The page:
A college newspaper oped-er gushes over Minneapolis’s light rail line:
arguably the most striking effect of the new train system has been the way that the city’s inhabitants have begun to view their own city, best stated by the headline of the St. Paul Pioneer Press on the light rail’s opening day that read, “Now it feels like a real city!” It’s time for Madison to become a “real city.” It’s time for transportation on rails.
Forget your sterile cost-benefit analysis, the desire to be a “real” city lies at the heart of much of the light rail craze. But if it’s “real” expensive, the “real” city dream might not last long. Consider what’s happening in Portland, Oregon the city that I think is almost entirely populated by out of town city council members oohing and ahhing over real-live light rail lines. They’re eager to bring “sustainable” transportation to their home towns, but how sustainable is Portland’s approach? Headline: Transit projects running on empty
Metro estimates that the state’s 24 cent gas tax, last increased in 1993, would have to be raised $1.40 a gallon to pay for everything in the current [$10 billion long-range] plan. That’s clearly a fantasy, [Metro Councilor Rex] Burkholder says, and he wants to bring a dose of reality to the process.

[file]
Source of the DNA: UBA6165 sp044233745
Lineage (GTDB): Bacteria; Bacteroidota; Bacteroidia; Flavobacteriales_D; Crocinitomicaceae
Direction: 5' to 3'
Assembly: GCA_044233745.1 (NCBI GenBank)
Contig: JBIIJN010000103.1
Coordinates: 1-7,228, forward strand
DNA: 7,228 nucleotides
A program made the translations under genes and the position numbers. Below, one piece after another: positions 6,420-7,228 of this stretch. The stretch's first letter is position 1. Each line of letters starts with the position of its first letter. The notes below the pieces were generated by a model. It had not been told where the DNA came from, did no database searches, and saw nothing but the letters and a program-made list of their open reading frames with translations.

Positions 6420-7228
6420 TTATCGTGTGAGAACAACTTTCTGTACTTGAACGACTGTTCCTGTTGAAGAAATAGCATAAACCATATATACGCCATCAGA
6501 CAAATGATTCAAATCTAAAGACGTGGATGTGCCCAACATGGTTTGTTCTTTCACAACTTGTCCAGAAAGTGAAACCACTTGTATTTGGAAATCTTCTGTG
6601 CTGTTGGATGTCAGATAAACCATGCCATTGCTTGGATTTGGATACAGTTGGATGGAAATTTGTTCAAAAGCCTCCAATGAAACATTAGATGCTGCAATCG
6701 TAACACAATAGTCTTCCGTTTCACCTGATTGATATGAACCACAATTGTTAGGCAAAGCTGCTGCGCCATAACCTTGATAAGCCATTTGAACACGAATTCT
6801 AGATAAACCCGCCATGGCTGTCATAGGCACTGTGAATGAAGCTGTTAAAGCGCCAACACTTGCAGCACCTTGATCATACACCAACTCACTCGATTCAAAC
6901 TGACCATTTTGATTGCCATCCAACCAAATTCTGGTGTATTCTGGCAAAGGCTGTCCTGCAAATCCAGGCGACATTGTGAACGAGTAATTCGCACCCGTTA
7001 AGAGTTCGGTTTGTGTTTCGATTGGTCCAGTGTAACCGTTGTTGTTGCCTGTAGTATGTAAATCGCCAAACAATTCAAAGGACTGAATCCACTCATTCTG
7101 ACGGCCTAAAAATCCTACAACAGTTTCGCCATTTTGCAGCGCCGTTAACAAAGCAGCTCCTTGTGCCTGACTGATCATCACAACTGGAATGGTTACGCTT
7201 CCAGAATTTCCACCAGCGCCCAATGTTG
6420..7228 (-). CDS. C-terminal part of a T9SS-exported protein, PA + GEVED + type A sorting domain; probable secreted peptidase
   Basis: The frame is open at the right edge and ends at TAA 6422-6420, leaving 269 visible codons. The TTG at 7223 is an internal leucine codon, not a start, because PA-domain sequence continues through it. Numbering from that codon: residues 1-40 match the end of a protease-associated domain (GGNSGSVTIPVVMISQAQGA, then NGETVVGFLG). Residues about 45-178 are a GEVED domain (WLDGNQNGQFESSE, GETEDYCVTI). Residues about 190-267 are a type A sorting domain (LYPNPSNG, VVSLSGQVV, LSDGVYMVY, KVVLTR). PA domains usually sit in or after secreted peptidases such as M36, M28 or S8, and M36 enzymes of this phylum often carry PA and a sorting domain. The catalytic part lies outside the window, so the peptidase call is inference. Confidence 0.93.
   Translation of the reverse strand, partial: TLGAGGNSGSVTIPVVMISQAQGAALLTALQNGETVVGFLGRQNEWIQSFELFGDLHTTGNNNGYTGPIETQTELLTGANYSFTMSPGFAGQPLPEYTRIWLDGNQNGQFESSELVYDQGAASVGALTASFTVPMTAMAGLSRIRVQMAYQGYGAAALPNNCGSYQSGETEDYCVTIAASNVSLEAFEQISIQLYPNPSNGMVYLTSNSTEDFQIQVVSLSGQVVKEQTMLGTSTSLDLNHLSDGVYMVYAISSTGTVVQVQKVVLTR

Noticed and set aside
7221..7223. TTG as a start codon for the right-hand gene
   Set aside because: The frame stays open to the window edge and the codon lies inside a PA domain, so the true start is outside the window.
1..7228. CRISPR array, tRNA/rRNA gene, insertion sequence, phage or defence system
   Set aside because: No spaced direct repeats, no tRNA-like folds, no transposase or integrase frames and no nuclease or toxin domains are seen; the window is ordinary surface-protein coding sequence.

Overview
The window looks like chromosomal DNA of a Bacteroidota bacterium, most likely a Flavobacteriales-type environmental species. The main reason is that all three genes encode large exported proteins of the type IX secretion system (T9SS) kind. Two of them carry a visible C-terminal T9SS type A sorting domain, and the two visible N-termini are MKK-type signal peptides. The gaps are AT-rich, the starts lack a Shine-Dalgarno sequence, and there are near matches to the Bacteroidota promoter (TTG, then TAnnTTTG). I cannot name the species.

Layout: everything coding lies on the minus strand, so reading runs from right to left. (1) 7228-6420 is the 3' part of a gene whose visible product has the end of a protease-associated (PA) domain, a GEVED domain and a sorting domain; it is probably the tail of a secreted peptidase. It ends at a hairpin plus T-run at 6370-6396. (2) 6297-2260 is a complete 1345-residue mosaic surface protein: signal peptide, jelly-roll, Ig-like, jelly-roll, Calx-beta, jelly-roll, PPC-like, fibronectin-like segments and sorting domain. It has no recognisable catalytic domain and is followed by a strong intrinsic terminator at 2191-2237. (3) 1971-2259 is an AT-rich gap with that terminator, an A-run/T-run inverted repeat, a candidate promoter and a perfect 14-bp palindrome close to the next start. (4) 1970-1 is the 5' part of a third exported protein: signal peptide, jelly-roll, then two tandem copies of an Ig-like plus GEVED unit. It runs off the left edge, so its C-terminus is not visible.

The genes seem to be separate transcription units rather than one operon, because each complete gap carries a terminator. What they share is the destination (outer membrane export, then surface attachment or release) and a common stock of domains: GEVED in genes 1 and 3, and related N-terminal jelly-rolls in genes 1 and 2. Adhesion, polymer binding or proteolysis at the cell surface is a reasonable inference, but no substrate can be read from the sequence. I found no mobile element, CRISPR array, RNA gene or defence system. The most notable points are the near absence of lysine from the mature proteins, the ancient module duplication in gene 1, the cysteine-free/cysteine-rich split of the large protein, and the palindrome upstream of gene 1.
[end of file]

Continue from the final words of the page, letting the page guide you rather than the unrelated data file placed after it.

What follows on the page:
There’s also a “financially constrained” list of projects that costs $4.2 billion:
But Burkholder says even that 2004 “constrained” figure was based on a 1 cent annual gas tax increase. Not only has that not happened — voters overwhelmingly rejected a nickel increase in 2000 — the amount available for new projects is even less because it will be needed to pay the debt for the state $1.3 billion bridge repair program.
Apparently some revamping is in the works:
Burkholder says he expects the revamped project list to be smaller. Projects that survive will meet these criteria: clean air, safe and pleasant neighborhoods, reliable — if not necessarily speedy — commutes, and freight reliability.
BTW, something else is waning in Portland. John Charles of the Cascade Policy Institute points to a Portland Business Alliance survey (see last page of pdf) that shows that the percentage of downtown employees who use light rail to get to work has tumbled from 20 percent in 2001 to 14 percent in 2005. This is especially significant since downtown commuters are typically the easiest people for rail lines to serve. Related: Other Cities Celebrate the Transcendent Power of Rail